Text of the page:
Code Pink Alert for Men: You Can Get Breast Cancer, Too
Posted October 22, 2007
Code Pink: The phrase arouses awareness of breast cancer for women. And it should ring warning bells for men, too, doctors warn.
Men make up 1 percent of those diagnosed with breast cancer every year, and doctors think it may be more common among men than most think.
"Obviously, men don't think about doing a breast exam like women do, so it goes largely unnoticed until somebody says, 'That just doesn't look right,'" oncologist Dr. Nikta Shah said.
Brian Cole said he learned that breast cancer is not just a women's disease four years ago.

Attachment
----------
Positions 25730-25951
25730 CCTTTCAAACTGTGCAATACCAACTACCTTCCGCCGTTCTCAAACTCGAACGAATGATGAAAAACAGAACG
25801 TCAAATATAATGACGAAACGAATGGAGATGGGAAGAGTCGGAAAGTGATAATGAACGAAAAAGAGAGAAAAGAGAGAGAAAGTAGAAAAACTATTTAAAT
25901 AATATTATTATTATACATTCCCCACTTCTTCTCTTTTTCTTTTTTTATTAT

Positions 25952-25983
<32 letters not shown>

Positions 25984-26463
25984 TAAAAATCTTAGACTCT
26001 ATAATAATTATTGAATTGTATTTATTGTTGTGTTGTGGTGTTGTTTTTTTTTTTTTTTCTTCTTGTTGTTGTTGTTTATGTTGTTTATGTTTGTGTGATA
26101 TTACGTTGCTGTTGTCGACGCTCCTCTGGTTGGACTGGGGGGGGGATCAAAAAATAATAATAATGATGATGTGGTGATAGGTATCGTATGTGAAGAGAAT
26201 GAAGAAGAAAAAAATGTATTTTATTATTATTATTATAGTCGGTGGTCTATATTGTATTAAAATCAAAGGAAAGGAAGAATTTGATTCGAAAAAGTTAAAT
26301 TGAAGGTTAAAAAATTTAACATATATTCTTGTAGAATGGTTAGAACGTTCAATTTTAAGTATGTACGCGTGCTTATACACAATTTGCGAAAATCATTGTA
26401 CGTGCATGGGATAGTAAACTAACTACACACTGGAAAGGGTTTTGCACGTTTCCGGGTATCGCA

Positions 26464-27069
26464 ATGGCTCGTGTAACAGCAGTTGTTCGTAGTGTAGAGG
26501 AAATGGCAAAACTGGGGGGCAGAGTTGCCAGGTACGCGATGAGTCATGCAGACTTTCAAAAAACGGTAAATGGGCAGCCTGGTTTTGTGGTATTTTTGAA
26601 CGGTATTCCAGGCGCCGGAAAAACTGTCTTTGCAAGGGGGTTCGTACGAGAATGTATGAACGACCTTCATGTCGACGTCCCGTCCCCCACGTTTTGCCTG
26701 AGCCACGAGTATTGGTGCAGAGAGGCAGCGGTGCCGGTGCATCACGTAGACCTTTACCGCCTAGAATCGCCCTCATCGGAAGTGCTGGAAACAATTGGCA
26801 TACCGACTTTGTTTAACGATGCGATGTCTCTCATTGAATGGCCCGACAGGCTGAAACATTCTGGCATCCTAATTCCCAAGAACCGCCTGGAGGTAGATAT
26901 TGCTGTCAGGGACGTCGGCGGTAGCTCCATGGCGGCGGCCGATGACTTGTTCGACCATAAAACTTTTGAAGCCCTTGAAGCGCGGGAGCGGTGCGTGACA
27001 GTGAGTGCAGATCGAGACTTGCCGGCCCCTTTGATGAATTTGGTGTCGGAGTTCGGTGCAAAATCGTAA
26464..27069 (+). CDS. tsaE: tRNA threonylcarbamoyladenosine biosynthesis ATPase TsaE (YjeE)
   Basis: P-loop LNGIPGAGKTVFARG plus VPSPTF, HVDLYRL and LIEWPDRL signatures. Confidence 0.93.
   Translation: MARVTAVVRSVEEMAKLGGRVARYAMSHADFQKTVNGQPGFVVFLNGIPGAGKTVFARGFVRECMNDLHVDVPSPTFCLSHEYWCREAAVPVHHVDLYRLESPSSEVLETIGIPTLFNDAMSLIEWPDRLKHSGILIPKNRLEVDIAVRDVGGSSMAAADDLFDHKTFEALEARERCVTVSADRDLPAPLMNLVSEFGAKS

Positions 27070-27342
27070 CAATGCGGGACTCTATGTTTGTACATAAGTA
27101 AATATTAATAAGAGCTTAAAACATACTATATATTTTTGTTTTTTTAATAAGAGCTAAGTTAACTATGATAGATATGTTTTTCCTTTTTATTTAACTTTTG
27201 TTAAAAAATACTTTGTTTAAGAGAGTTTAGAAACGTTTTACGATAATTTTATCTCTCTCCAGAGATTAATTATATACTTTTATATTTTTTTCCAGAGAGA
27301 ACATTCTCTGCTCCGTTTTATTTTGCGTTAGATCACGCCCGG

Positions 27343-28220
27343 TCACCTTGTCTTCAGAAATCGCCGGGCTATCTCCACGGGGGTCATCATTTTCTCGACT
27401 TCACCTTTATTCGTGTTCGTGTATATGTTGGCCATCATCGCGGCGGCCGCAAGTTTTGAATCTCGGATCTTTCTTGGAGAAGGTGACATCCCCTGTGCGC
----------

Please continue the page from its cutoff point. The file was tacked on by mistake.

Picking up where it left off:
"I noticed some drainage out of my left nipple. My wife noticed it when she took out my shirts to do the laundry," he said.
Cole went to the doctor, had a biopsy done and was stunned at the results.
"I felt like, 'You've got to be kidding me. I'm a male. I've never heard anything like this before. It can't be breast cancer,'" he said.
Doctors removed much of Cole's breast tissue on his left side. He underwent chemotherapy and radiation treatments, just as a woman diagnosed with breast cancer would.
Shah said early detection through self exams is just as important for men as it is for women. For both sexes, information is one of the best weapons against breast cancer.
"If you feel something in your breast, it needs to be looked at, because it's not normal. Breast cancer does happen," Shah warned.